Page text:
A Plant-Like Kinase in Plasmodium falciparum Regulates Parasite Egress from Erythrocytes

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Science  14 May 2010:
Vol. 328, Issue 5980, pp. 910-912
DOI: 10.1126/science.1188191

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It's a Knockout

The malaria parasite is one of the most important pathogens of humans. Increasing drug-resistance is an imminent public health disaster, and we urgently need to find new drugs. The recently acquired malarial genomes provide a plethora of targets. However, due to the genetic intractability of the parasite, it has been difficult to identify essential genes in the clinically relevant blood-stage of the parasite. Dvorin et al. (p. 910) investigated the function of a Plasmodium falciparum plant-like calcium-dependent protein kinase, PfCDPK5, which is expressed in the invasive blood-stage forms of the parasite. A system for conditional protein expression allowed the production of a functional knockout in the bloodstream stage of the parasite. PfCDPK5 was required for parasite egress from the human host erythrocyte, an essential step in the parasite life cycle.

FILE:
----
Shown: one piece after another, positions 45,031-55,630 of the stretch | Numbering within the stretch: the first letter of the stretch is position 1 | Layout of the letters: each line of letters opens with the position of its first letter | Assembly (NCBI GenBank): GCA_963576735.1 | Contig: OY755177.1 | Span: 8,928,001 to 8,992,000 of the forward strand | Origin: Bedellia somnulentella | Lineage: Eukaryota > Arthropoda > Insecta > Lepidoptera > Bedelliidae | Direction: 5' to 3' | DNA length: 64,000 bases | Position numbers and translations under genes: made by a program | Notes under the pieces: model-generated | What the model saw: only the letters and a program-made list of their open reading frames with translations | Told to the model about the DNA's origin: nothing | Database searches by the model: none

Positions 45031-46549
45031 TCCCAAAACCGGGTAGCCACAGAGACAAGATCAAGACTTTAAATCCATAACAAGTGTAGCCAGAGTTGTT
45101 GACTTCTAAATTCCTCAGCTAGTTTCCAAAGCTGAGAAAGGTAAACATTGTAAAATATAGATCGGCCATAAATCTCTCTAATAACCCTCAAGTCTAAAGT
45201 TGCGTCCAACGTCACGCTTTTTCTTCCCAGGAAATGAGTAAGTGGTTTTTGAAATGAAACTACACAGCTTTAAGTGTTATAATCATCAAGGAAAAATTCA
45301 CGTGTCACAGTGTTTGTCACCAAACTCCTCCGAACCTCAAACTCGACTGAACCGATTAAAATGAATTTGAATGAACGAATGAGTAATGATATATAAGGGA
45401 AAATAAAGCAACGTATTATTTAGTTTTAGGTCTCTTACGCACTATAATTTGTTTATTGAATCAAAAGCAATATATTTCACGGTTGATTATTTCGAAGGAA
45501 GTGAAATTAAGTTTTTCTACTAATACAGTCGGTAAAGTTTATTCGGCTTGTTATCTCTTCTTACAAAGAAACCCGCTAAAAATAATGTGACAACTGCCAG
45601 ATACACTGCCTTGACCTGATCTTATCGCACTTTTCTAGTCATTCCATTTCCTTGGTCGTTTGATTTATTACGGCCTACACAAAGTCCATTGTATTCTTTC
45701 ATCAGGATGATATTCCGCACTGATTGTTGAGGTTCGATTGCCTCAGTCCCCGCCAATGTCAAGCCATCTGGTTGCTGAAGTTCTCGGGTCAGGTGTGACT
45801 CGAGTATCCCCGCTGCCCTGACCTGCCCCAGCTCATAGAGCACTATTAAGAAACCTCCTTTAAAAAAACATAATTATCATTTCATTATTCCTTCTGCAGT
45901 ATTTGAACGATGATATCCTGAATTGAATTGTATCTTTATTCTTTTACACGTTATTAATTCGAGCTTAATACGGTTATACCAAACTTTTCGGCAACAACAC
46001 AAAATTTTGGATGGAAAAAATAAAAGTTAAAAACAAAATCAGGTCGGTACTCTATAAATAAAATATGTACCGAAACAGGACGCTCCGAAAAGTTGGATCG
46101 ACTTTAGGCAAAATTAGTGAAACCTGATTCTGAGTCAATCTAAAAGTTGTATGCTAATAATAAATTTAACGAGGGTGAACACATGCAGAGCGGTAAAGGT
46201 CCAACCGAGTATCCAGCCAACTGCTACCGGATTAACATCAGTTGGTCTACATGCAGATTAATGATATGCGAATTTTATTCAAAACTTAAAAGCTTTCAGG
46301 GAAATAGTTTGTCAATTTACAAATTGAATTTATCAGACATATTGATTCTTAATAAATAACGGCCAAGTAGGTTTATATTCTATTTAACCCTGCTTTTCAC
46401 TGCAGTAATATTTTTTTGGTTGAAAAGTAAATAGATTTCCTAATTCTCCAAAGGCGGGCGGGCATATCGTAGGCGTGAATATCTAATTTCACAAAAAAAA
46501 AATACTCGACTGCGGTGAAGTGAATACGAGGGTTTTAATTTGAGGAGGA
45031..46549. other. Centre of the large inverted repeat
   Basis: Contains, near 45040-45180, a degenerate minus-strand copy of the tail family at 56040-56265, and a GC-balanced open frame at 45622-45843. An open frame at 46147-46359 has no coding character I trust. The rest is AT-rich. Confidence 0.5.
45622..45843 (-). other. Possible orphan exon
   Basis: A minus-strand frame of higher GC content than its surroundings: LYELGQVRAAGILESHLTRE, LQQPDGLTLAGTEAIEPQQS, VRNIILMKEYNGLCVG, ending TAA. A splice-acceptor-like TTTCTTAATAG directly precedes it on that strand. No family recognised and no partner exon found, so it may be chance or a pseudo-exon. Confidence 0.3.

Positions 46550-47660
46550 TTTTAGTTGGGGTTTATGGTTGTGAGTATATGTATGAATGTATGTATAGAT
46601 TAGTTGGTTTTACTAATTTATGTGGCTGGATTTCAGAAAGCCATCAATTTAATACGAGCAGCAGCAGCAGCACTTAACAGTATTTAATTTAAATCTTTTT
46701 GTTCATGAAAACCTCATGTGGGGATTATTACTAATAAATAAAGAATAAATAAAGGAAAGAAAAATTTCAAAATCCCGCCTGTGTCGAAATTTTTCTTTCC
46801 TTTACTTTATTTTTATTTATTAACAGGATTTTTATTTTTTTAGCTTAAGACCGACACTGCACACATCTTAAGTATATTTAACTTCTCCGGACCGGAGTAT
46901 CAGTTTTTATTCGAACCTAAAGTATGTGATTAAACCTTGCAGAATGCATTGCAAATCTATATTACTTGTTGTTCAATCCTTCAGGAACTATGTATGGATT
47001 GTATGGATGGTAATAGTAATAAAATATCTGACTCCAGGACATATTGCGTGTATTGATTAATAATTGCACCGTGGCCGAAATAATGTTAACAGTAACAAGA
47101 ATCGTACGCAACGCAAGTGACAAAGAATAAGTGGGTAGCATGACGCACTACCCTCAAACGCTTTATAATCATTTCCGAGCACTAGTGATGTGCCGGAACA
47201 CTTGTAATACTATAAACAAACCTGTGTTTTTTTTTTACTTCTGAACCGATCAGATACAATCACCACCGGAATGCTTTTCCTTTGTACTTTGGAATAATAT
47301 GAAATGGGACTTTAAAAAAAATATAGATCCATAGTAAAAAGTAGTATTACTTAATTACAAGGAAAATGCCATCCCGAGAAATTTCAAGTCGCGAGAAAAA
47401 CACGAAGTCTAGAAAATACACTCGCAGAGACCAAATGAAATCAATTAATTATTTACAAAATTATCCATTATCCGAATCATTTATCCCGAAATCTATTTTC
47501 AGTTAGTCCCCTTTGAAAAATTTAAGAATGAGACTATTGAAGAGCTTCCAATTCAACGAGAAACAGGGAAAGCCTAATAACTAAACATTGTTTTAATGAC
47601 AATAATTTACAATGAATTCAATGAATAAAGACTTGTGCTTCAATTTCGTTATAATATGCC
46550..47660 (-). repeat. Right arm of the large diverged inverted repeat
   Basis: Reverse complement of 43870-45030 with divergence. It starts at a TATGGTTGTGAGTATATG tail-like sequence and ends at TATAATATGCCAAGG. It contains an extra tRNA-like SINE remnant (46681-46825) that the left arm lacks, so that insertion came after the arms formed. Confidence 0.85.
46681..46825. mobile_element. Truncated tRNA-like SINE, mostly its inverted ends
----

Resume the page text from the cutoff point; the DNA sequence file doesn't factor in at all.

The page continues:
Clinical malaria is associated with the proliferation of Plasmodium parasites in human erythrocytes. The coordinated processes of parasite egress from and invasion into erythrocytes are rapid and tightly regulated. We have found that the plant-like calcium-dependent protein kinase PfCDPK5, which is expressed in invasive merozoite forms of Plasmodium falciparum, was critical for egress. Parasites deficient in PfCDPK5 arrested as mature schizonts with intact membranes, despite normal maturation of egress proteases and invasion ligands. Merozoites physically released from stalled schizonts were capable of invading new erythrocytes, separating the pathways of egress and invasion. The arrest was downstream of cyclic guanosine monophosphate–dependent protein kinase (PfPKG) function and independent of protease processing. Thus, PfCDPK5 plays an essential role during the blood stage of malaria replication.

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